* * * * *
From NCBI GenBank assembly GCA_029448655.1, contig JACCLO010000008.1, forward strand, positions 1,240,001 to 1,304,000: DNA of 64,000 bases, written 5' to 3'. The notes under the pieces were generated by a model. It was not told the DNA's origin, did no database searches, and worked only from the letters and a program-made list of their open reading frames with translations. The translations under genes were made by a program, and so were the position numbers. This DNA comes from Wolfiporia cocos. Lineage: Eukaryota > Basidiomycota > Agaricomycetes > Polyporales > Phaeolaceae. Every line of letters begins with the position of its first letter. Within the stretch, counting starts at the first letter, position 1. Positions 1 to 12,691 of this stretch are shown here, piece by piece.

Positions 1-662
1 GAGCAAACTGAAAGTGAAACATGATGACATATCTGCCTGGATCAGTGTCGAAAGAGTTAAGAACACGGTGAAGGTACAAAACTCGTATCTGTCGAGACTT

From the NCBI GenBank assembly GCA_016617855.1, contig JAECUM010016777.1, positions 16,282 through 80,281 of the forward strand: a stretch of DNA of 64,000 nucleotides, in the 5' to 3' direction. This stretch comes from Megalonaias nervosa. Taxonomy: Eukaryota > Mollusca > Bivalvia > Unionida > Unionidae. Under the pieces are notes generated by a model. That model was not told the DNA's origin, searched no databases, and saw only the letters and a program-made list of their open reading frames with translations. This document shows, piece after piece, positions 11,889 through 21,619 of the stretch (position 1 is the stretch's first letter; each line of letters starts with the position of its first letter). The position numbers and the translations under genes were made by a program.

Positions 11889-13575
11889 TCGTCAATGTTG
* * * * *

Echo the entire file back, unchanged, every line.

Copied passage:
From NCBI GenBank assembly GCA_029448655.1, contig JACCLO010000008.1, forward strand, positions 1,240,001 to 1,304,000: DNA of 64,000 bases, written 5' to 3'. The notes under the pieces were generated by a model. It was not told the DNA's origin, did no database searches, and worked only from the letters and a program-made list of their open reading frames with translations. The translations under genes were made by a program, and so were the position numbers. This DNA comes from Wolfiporia cocos. Lineage: Eukaryota > Basidiomycota > Agaricomycetes > Polyporales > Phaeolaceae. Every line of letters begins with the position of its first letter. Within the stretch, counting starts at the first letter, position 1. Positions 1 to 12,691 of this stretch are shown here, piece by piece.

Positions 1-662
1 GAGCAAACTGAAAGTGAAACATGATGACATATCTGCCTGGATCAGTGTCGAAAGAGTTAAGAACACGGTGAAGGTACAAAACTCGTATCTGTCGAGACTT

From the NCBI GenBank assembly GCA_016617855.1, contig JAECUM010016777.1, positions 16,282 through 80,281 of the forward strand: a stretch of DNA of 64,000 nucleotides, in the 5' to 3' direction. This stretch comes from Megalonaias nervosa. Taxonomy: Eukaryota > Mollusca > Bivalvia > Unionida > Unionidae. Under the pieces are notes generated by a model. That model was not told the DNA's origin, searched no databases, and saw only the letters and a program-made list of their open reading frames with translations. This document shows, piece after piece, positions 11,889 through 21,619 of the stretch (position 1 is the stretch's first letter; each line of letters starts with the position of its first letter). The position numbers and the translations under genes were made by a program.

Positions 11889-13575
11889 TCGTCAATGTTG